Wednesday of the 7th Week of Easter

John 17:11b-19

The Father’s Word is Truth

OTHER HOMILY SOURCES from Kyrygma

2015 UNFRIENDLY? – “As you sent me into the world, so I sent them into the world.” – John 17:18

A new research study released by the Barna Group reports that around three out of every five young Christians leave church after the age of 15. Why? I can sum up the many reasons in one word: “unfriendliness” of Christians to the world they’re sent to.

About 25 percent say they feel “Christians demonize everything outside of the Church.” About 35 percent say Christians are “too confident they know all the answers.” Seventeen percent said they’ve “made mistakes and felt judged in Church.”

When economic crisis and depressing news were all the headlines could offer, two Purdue University students decided to lift the spirits of people on campus. Cameron Brown and Brett Westcott set aside two hours every Wednesday afternoon to simply stand along a busy walkway holding a large “Free Compliments” sign. There they say nice things to everyone who walks by. “I like your red coat.” “Very nice smile.” In fact, a good number of students said they deliberately choose the path where “the compliment guys” are, just to hear a kind word.

Thank You, Lord, there are still those who understand what You want us to do. Jon Escoto (faithatworkjon@gmail.com)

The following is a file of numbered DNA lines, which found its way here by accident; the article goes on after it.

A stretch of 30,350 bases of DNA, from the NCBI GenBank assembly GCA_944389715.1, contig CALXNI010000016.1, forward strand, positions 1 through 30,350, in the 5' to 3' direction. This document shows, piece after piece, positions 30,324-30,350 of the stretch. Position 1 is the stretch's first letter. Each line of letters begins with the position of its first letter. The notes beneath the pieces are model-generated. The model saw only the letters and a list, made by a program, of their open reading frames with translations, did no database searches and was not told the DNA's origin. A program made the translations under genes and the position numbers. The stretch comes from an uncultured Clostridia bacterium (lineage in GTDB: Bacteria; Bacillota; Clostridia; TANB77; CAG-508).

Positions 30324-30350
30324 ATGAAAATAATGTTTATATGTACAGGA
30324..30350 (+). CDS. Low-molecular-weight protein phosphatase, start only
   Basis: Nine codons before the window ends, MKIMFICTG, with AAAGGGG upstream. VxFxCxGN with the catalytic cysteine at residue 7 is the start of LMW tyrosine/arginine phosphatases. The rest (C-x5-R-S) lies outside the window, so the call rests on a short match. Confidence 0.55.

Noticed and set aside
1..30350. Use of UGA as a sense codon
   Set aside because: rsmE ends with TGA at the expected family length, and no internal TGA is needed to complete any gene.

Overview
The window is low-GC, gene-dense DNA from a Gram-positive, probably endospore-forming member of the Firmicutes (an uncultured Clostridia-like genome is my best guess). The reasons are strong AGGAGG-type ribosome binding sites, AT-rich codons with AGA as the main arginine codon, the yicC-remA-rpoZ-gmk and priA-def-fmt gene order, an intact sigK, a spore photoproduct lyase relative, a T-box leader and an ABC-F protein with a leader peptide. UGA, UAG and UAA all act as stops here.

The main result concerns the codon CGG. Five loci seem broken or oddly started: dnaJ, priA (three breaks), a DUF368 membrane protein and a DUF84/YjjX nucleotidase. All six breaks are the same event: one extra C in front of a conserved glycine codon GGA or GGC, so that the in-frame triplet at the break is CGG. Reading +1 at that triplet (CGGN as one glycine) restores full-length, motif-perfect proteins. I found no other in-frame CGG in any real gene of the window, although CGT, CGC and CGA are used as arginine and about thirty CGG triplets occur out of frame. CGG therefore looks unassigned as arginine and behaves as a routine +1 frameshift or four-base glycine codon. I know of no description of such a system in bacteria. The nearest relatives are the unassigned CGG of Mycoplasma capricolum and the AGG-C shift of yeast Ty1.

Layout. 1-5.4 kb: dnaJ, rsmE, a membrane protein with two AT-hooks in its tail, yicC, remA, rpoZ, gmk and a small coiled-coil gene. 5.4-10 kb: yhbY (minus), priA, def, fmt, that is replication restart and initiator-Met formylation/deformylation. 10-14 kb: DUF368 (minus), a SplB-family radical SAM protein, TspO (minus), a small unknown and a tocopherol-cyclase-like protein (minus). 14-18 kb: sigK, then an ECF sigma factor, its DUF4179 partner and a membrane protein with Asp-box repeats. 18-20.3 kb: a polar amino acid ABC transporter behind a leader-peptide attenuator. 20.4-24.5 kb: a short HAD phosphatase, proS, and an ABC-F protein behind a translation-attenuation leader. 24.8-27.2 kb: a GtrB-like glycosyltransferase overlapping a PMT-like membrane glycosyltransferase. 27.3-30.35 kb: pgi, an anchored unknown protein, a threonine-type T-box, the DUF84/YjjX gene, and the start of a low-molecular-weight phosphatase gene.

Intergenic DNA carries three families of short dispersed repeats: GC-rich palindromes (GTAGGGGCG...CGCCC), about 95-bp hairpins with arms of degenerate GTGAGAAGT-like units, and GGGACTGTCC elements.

Reflection: Are there people who need the friendship that you can bring? They need the friendship that you have with Jesus, too.

Father, give me the desire to go out of my comfortable circle of “good” Christian friends, and make friends with someone who needs You. Amen.

Source: kerygmafamily.com/modules/dailyreadings/read.php?date=2015-05-20

2016 VULNERABLE – “I do not ask you to take them out of the world but that you keep them from the Evil one.” – John 17:15

I was about to leave for work when Aunt Vy pulled me aside and prayed for my protection and safe journey. I felt more at peace as I commuted that day. Each day, I am vulnerable to accidents, robbery and untoward incidents. But the Lord always sends my guardian angel to protect me from harm.

Jesus’ prayer for His disciples in today’s reading is a curious one. As I read verse 15, I thought, “Why is Jesus stingy with His prayer?” Couldn’t He have asked God to eliminate the enemy once and for all?

Jesus can ask anything and the Father will grant it. But He is also realistic. Even though He knows that His followers are vulnerable to the devil, the flesh and the world, He also knows that this world is where they are called to fight the good fight. That’s why He prays that they be set apart while fulfilling their mission and strengthened in the fight.

Jesus says the same prayer for us. Though vulnerable, may we remain on course in our faith journey and draw strength from His merciful love. Dina Pecaña (dpecana@yahoo.com)

Reflection: “Do you know what the scariest thing is? To not know your place in this world, to not know why you’re here.” (Elijah Prince from the movie Unbreakable)

Lord, You have placed me in the world even though I am not of it. But far too often I think and act like one who belongs to the world when, in fact, I belong to You.

Source: kerygmafamily.com/modules/dailyreadings/read.php?date=2016-05-11

2018 LISTEN AND OBEY It is more blessed to give than to receive. — Acts 20:35

I used to equate giving with material things. I eventually learned that giving can also be made in terms of time and talent.